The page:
The preclinical years of medical school are like taking a super-accelerated language course [with a bunch of extra stuff appended to it]. It makes sense that we need to learn the definitions of basic terms before we can go ahead and try to conjugate them in practice. But if one day the professor walks into class and only speaks in this new language that some of us have not yet acquired… well, let’s say that I felt a couple gray hairs sprout this last week.

We are lucky to have such a phenomenal group of lecturers [they are neurosurgeons!] [not so sure we have a McDreamy, though…], but some are definitely better teachers than others.

Another issue that has come up is just not knowing how to prepare for these lectures. I was studying the Histology, Pharmacology and even Embryology lectures and neglecting the Neuroscience ones because I felt lost. Furthermore, we haven’t been getting the lectures ahead of time so trying to preview the session material has been a bit like a guessing game — sure, we knew we were looking at the Ascending Tracts [great resource!] for our second lecture… but our textbook doesn’t get into that particular subject until Chapter 6, so I had to choose if I wanted to read Chapters 1-5 first OR skip to Chapter 6 [remember that whole limited amount of time to study thing leads to trade-offs]. I decided to try to read 1-5 first, but didn’t get very far prior to lecture and felt like a fish out of water while the professor was speaking [though he showed us some awesome clips and clinical material].

After forcing myself to read at least to Chapter 6 [after the lecture] and discussing some of the concepts with a classmate, I feel slightly better about trying to attack this beast, but I have a lot of a catching up to do this weekend [although the book is bite-sized and less than 300 pages, just trying to understand one page can take an hour… or two].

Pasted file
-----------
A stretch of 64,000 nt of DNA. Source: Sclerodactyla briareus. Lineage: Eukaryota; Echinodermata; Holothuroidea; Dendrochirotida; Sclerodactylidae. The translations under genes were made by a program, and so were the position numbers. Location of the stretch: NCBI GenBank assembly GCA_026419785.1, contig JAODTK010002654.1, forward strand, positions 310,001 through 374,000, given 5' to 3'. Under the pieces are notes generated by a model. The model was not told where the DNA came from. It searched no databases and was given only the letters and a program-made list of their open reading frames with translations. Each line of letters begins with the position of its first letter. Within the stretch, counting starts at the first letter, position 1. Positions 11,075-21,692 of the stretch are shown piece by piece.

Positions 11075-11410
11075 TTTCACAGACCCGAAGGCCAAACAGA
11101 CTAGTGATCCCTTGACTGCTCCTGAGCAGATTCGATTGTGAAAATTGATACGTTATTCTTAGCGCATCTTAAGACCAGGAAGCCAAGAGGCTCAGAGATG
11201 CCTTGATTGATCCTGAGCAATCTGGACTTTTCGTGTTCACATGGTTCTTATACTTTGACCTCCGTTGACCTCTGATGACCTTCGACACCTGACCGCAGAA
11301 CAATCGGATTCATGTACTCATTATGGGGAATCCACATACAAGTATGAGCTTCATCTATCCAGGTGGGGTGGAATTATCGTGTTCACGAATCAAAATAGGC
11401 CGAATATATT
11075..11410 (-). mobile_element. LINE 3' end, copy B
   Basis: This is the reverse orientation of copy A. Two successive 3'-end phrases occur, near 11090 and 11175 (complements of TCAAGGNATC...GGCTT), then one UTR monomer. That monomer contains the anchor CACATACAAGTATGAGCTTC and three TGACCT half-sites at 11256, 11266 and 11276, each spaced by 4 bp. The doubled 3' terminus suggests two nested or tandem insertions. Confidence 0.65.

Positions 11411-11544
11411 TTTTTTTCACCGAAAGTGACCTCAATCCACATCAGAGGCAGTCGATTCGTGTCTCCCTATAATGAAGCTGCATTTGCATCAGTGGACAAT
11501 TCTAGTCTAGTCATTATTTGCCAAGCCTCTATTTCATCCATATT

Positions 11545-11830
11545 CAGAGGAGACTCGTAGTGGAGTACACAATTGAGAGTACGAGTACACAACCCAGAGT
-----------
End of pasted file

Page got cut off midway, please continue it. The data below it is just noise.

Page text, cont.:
The most ironic part about all of this is that when I was younger I always dreamt of becoming a neurosurgeon. This fantasy was quickly shattered when I discovered that I might already be going through menopause by the time I finish residency [just kidding, but it’s a long residency] and after taking a neuroscience summer program, it was clear that the subject didn’t interest me as much as I thought it would. And now that I’m in the course, I can pretty safely eliminate neurology and neurosurgery from my list of desired specialties.

As for other updates… I think I’ve settled into an idea for my Capstone project, learned how to suture/intubate/do an ultrasound [thanks to the Emergency Medicine Interest Group!], am looking into anesthesiology again [thanks to the Anesthesiology Interest Group] and am semi-stressed about trying to get our AMWA members down to Miami for the Annual Conference in April. Oh and our midterm exam is a week from Monday.

Happy weekend, everyone! I hope you all have more exciting plans than me… haha. =)

Day 156: Fog

Today’s inane images of the day:

Usually you can see the gym relatively clearly from this view…
The empty parking lot first thing in the morning. Note the fuzzy lights.

Driving a route that you thought you knew like the back of your hand in extremely thick fog really is an experience. Suddenly, the green highway signs that you usually ignored pop out at you from nowhere like amorphous monsters. The streetlights all pose angelically with halos around them. Traffic lights hide behind a mask until the last minute. Let me assure you, this morning’s drive had me on edge.

Anyway, need to study for this quiz…

Day 155: Promoting good health

Today’s inane image of the day:

This is the second set of chocolate cupcakes I made over break… they’re significantly darker in color and more rich in chocolate flavor probably because of the addition of coffee [I also used more butter…]. [Yes, I realize that I am opposing the title of this entry with this photo. My sincerest apologies… everything in moderation!]

Instead of spending our day off [thank you Dr. King for your positive impact on our society and this wonderful 3-day weekend!] from classes sitting around and reading books [we do have a quiz tomorrow!], a number of us spent the morning or afternoon volunteering to do health screenings at a local Forgotten Harvest drop off site. At the location I went to, each of us rotated through 4 stations: blood pressure, blood glucose, flu shots and BMI. It was a wonderful opportunity to give back to the community, as well as practice our skills.